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Wednesday, January 31, 2018

Meet Cute | Book Review

Meet Cute: Some People Are Destined to Meet

Edited by: Jennifer L. Armentrout
Number of Pages: 320

Average Rating: 3.68/5 stars
My Rating: 3.2/5 (Averaged)

Published: January 2, 2018
Read in January 2018

Summary According to Goodreads

Whether or not you believe in fate, or luck, or love at first sight, every romance has to start somewhere. Meet Cute is an anthology of original short stories featuring tales of “how they first met” from some of today’s most popular YA authors. 

My Thoughts

This is an anthology that was only recently released, and was on my “most anticipated” list of 2018. Although this was not the best anthology I have ever read, I did find it quite enjoyable. There were a fair share of cliches, but also some very unique ideas that impressed me. My favourite thing about anthologies is getting to experience new authors, and to get a taste of their storytelling without investing in a full-length novel. From reading this anthology I have found some new authors I want to read more from, and I consider that a success!

Individual Ratings:

- Siege Etiquette by Katie Cotugno: 2/5

- Print Shop by Nina LaCour: 4/5
          - I liked how modern this story was!

- Hourglass by Ibi Zoboi: 4/5
          - I liked the main character in this one, but was expecting more romance than drama 

- Click by Katherine McGee: 4/5
          - I couldn’t give this one an entire five stars, because there were some aspects that weren’t entirely unique

- The Intern by Sara Shepard: 2/5
          - I liked the idea of this story, but it need much more development than it got. The characters had no personality, and that took away all of the romance in my opinion. 
- Somewhere That’s Green by Meredith Russo: 4/5 stars
- The Way We Love Here by Dhonielle Clayton: 5/5
          - I need a full novel of this!
- Oomph by Emery Lord: 4/5 
          - I love stories that involve travel and romance, so this was totally up my alley
- The Dictionary of You and Me by Jennifer L. Armentrout: 3/5
          - This was a cute read that I read quite quickly, but wasn’t anything mind-blowing
- The Unlikely Likelihood of Falling in Love by Jocelyn Davis: 3/5 
          - Original enough and quirky enough to keep my attention, but I felt as though there was too much "filler"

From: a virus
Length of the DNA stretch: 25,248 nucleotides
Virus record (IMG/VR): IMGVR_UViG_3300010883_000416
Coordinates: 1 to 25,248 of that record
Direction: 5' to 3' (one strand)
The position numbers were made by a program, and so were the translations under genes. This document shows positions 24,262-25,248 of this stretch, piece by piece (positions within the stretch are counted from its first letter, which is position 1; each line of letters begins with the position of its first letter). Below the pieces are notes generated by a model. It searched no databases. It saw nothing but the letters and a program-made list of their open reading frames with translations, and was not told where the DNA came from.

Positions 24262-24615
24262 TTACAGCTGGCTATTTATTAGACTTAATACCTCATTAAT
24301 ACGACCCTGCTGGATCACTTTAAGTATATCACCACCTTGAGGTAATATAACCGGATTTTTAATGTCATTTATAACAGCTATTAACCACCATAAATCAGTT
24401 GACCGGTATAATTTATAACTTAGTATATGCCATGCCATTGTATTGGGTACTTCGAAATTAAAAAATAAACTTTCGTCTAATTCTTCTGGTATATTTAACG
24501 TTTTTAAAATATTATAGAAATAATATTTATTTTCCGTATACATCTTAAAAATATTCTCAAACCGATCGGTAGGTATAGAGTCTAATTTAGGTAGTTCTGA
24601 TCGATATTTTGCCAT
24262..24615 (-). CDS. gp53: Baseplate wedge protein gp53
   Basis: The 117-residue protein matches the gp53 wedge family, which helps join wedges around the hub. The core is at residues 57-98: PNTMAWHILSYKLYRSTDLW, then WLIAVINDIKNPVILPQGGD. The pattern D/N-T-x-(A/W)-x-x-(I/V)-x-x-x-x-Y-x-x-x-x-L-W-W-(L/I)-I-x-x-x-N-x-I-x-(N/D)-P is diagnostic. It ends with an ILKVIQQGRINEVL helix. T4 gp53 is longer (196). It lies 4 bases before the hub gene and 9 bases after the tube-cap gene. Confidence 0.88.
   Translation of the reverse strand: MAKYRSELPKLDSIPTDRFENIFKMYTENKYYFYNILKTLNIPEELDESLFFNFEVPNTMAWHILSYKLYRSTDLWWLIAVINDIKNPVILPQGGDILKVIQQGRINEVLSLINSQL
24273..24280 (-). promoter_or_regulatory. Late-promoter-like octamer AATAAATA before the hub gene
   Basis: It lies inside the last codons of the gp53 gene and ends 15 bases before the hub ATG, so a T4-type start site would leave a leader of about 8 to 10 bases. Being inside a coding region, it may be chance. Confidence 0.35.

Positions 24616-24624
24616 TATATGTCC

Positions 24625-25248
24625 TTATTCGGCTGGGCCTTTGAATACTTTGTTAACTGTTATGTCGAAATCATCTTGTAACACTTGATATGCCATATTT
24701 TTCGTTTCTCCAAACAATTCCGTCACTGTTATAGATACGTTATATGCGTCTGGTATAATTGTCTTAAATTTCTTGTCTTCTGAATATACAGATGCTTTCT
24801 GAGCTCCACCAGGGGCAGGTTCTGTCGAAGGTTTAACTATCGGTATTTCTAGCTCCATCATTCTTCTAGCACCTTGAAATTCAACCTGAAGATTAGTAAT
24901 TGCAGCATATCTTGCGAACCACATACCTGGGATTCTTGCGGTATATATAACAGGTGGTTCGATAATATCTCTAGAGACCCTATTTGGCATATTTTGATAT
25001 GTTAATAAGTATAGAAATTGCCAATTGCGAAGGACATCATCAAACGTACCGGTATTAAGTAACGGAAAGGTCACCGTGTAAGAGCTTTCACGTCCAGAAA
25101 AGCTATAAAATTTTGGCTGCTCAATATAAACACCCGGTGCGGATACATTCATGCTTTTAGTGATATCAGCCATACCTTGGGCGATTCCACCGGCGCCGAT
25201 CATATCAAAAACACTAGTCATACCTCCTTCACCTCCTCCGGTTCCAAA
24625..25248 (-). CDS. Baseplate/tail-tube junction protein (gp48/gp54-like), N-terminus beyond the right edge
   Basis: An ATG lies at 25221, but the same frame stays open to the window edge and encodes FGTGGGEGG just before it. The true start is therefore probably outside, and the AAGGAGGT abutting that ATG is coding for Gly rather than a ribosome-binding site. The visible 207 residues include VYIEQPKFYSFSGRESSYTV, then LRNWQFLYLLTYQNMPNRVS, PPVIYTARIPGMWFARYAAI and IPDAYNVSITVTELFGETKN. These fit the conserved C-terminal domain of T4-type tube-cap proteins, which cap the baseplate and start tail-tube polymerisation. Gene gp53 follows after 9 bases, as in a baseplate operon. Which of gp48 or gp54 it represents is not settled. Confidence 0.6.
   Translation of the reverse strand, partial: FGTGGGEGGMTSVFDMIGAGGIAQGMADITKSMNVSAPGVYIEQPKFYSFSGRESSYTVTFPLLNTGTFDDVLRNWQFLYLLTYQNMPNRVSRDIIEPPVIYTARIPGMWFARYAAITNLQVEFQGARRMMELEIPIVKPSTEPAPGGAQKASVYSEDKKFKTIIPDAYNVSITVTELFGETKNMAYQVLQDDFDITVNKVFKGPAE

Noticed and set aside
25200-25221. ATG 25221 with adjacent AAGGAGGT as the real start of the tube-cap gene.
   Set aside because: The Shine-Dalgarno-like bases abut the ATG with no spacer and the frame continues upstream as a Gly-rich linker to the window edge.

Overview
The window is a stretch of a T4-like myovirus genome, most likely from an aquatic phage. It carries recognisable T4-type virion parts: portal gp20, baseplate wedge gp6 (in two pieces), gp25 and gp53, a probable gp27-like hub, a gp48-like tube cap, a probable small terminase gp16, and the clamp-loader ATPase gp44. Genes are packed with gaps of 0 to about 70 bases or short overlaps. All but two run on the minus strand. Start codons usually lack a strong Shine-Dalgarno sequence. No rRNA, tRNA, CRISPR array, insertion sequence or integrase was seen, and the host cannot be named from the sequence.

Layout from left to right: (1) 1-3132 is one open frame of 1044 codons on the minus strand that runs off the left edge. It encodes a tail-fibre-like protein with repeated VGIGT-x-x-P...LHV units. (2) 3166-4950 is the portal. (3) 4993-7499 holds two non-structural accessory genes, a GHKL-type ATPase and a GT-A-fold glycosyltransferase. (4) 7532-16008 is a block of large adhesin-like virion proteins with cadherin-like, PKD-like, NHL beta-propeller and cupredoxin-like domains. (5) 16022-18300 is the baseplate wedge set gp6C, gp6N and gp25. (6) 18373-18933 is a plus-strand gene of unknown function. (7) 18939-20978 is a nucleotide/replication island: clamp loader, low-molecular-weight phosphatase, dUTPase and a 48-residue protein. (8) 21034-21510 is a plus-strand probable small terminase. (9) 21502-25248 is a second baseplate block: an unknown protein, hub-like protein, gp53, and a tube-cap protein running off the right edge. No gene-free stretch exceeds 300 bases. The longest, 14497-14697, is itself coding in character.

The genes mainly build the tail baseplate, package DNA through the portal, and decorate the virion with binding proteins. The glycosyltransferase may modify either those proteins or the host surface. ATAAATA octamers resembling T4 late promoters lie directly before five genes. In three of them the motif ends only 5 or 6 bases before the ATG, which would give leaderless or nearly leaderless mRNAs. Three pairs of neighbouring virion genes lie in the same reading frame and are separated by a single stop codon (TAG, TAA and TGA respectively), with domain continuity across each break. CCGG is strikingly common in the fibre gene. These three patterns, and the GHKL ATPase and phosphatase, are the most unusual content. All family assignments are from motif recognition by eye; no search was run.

- 259 Million Miles by Kass Morgan: 5/5
          - I am quickly becoming a huge fan of this author, and a bigger fan of the sci-fi genre!
- Something Real by Julie Murphy: 3/5
          - This one didn’t blow my mind, but it was cute and fun enough that I am interested in checking out one of her full-length novels. 
- Say Everything by Huntley Fitzpatrick: 2/5

- The Department of Dead Love by Nicola Yoon: 4/5
          - This was not a story I was expecting, and I think it was the best way to end this anthology

Tuesday, January 30, 2018

Trouble | Book Review


Written by: Non Pratt
Number of Pages: 380

Average Rating: 3.87/5 stars
My Rating: 5/5 stars

Published: March 6, 2014
Read in January 2018

Summary According to Goodreads

When the entire high school finds out that Hannah Shepard is pregnant via her ex-best friend, she has a full-on meltdown in her backyard. The one witness (besides the rest of the world): Aaron Tyler, a transfer student and the only boy who doesn’t seem to want to get into Hannah’s pants. Confused and scared, Hannah needs someone to be on her side. Wishing to make up for his own past mistakes, Aaron does the unthinkable and offers to pretend to be the father of Hannah’s unborn baby. Even more unbelievable, Hannah hears herself saying “yes”. 

My Thoughts

I read this novel in two sittings while away on vacation. It was raining one day on the cruise, and I just sat in a shelter outside and read straight through, it was so good. I picked this up as a bargain book, and still cannot believe how much it has stuck with me.

This novel is written in alternating perspectives between Hannah and Aaron, and I can’t imagine this story being told in any other way. It is written as days instead of chapters, so we get each person’s perspective on things as they are happening and that was so refreshing to experience. Having the story told in daily entries over the course of a year helped to keep the story flowing smoothly, but also provided a unique insight into the lives of the characters. This writing style was an interesting blend of prose and diary entries, and it made the novel all the better.